Is 150K USD a reasonable rate to build a mobile app?
As a startup founder, I've recently been quoted a rate of 150K USD for the development of a mobile app for my product. I'm trying to understand if this is a reasonable amount to invest in our app development. I've also had a quote of 50K for wireframes/designs from an agency? What factors should I consider when determining whether this is a fair price? How does this rate align with industry standards? How can I evaluate the potential return on this investment and ensure that it aligns with our startup's budget and financial goals?
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So, you’ve been quoted a cool 50K for designs and 150K for your mobile app development. That’s a hefty sum, and it’s only natural to wonder if it’s worth it.
Short answer: it depends. It depends on a lot of things, on the complexity of the app and on the “coolness” of the designs. The numbers that you have here are reasonable, yes.
In the world of app development, costs can be as varied as the apps themselves. A simple app with basic functionality might cost as little as a few thousand dollars to develop, while a complex app with multiple features and integrations can run into the hundreds of thousands (I won’t say millions because you usually split the development into versions with each version costing hundreds of thousands, but the overall costs can go into the millions)
The price tag depends on a multitude of factors. How complex is your app? Are we talking about a straightforward, single-function app or a multifaceted beast with all the bells and whistles? Who’s doing the development? A seasoned pro with a track record of successful apps will command a higher price than a recent coding bootcamp grad. And how fast do you need it? Rush jobs come with rush premiums.
🚨 It's all fair as long as the value you receive is the value equal to or greater than you expected.
Now, let’s talk about industry standards. While there’s a wide range, 150K is certainly on the lower end for a complex app. But that doesn’t necessarily mean it’s cheap. Even if it was 300K-500K, which would’ve been on the higher-end. If you’re getting top-tier talent, cutting-edge functionality, and a quick turnaround, it’s worth the investment.
You need to remember — it’s not just about what the app costs to develop. It’s about what it can deliver in return. Will this app drive significant revenue for your startup? Will it give you a competitive edge? Will it engage users in a way that’s critical to your business model?
Of course, you’ve got to weigh all this against your startup’s budget. Even the most amazing app won’t be worth much if it bankrupts your business. And remember, prices can often be negotiated. Or perhaps there’s a way to trim down the scope for now and add more features as your revenue grows.
Here are some things to keep in mind when negotiating with an agency or a freelancer:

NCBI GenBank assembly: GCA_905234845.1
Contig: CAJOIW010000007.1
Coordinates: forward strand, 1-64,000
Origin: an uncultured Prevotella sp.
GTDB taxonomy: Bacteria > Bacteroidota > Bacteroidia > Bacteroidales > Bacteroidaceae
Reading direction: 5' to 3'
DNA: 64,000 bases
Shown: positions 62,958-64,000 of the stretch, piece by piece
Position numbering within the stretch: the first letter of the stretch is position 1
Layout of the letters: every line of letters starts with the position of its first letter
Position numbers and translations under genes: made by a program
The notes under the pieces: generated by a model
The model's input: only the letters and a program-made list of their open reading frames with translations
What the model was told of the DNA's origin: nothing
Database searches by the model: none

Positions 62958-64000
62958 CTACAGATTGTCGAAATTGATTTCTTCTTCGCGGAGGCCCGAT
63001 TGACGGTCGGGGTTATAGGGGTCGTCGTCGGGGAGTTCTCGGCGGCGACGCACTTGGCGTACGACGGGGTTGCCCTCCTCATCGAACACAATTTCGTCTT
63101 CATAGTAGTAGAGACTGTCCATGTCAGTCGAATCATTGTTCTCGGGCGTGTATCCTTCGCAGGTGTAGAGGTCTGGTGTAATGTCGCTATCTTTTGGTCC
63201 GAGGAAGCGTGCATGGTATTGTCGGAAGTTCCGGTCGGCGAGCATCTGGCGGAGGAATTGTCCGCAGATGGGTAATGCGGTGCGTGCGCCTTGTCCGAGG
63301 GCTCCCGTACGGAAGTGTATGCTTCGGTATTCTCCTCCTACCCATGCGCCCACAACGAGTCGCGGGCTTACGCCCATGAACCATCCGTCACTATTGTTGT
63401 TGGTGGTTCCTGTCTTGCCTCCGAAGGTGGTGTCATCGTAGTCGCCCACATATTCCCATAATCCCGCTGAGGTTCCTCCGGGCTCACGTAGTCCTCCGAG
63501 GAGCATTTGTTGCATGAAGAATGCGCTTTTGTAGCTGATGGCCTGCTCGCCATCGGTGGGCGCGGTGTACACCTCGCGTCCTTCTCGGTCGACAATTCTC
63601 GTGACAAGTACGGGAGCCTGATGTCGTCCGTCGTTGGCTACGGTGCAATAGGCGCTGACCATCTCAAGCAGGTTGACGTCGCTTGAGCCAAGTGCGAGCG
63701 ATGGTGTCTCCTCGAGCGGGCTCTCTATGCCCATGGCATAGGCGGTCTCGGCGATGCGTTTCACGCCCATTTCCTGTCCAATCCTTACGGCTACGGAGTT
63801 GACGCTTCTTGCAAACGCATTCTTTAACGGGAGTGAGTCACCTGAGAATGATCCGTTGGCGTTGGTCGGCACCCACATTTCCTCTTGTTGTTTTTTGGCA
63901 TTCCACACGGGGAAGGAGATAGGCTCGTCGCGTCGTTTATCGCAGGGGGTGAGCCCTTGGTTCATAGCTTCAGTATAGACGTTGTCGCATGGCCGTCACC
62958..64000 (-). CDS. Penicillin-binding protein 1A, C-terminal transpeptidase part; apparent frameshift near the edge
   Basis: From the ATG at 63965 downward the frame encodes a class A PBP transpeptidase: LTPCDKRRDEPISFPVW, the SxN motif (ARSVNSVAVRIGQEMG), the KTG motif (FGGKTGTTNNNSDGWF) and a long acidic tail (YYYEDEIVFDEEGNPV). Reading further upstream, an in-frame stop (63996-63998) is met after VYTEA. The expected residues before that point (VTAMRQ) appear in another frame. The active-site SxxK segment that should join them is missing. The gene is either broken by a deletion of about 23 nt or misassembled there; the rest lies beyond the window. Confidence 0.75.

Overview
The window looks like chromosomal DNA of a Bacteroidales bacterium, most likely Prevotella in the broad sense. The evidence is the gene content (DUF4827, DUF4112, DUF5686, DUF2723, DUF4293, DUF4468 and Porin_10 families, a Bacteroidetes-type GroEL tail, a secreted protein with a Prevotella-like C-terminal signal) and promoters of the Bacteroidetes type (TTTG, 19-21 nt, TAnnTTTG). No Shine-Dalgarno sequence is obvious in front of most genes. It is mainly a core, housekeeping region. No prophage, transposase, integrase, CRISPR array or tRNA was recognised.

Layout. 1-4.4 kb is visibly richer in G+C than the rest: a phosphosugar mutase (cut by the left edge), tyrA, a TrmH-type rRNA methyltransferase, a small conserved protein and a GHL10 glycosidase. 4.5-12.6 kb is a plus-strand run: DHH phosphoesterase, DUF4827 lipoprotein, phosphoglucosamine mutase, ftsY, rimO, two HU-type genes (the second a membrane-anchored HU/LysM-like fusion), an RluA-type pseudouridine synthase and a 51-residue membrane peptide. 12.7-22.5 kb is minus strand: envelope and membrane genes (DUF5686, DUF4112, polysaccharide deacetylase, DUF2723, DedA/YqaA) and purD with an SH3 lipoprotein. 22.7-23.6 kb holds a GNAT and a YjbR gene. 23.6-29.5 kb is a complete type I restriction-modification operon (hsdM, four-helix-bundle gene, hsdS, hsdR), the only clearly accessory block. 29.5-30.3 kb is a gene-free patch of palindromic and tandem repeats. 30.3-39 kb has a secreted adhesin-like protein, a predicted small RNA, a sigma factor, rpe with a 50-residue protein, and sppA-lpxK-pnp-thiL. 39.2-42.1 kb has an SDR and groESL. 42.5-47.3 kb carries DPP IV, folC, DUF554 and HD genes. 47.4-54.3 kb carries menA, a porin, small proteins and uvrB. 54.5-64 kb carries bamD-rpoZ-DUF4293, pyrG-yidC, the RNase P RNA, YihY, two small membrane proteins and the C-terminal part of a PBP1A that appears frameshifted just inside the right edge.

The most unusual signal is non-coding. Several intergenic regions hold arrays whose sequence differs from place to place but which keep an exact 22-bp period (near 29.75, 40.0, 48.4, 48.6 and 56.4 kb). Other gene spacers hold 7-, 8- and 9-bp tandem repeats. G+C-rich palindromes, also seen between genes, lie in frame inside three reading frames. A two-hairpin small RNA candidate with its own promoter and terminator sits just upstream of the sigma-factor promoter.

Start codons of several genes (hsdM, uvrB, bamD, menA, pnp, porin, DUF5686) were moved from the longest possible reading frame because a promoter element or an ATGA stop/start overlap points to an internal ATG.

- Make sure to articulate your expectations, project requirements, and deadlines clearly from the outset. This will save you money in the long-term.
- Before starting any work, ensure that all agreements are clearly documented in a contract. This should include the scope of work, payment terms, intellectual property rights, and any other key terms. This is for your protection, as well as the protection of the agency.
- Do your due diligence before hiring an agency or contractor. Ask for references and take the time to review their past work. This can give you a sense of their capabilities, reliability, and the quality of their work. Usually, the website is a good place to start — there should be case studies of their previous work.
- Decide which project management tools are going to be used, as they can help you to have an overview of what’s going on. These tools provide a centralized place to track progress, manage tasks, and facilitate communication among all team members.
- Agree on a clear process for providing feedback and requesting revisions. You’re basically defining what is the definition of done and how you will accept the feature as done. It’s crucial to discuss this beforehand. This helps to ensure that the final product meets your expectations.
- Discuss what post-project support the agency or contractor will provide. There’s usually some sort of an SLA agreement to maintain the software bug free. This could include fixing bugs, providing updates, or offering training on how to use the product. You need to understand it’s never built it one time and forget — there’s always going to be maintenance needed. Software landscape changes, underlying libraries get deprecated.
- Choose the agency that fits your “vibe” and maintain a respectful and professional relationship with them. If you’re both having fun while building the product — then you’re doing it right. This will ensure a smooth working relationship, foster a positive working environment, and ultimately contribute to the success of the project.
In the end, only you can decide if XXX’000 USD charged rate is a reasonable rate to build your app. If you have that in the budget — then go for it, if you’re trying to low ball the agency, then they’re probably not the right partner for you and you should choose a different one. If you’re sure they can deliver an awesome product that fits your expectations, it’s worth paying the money.
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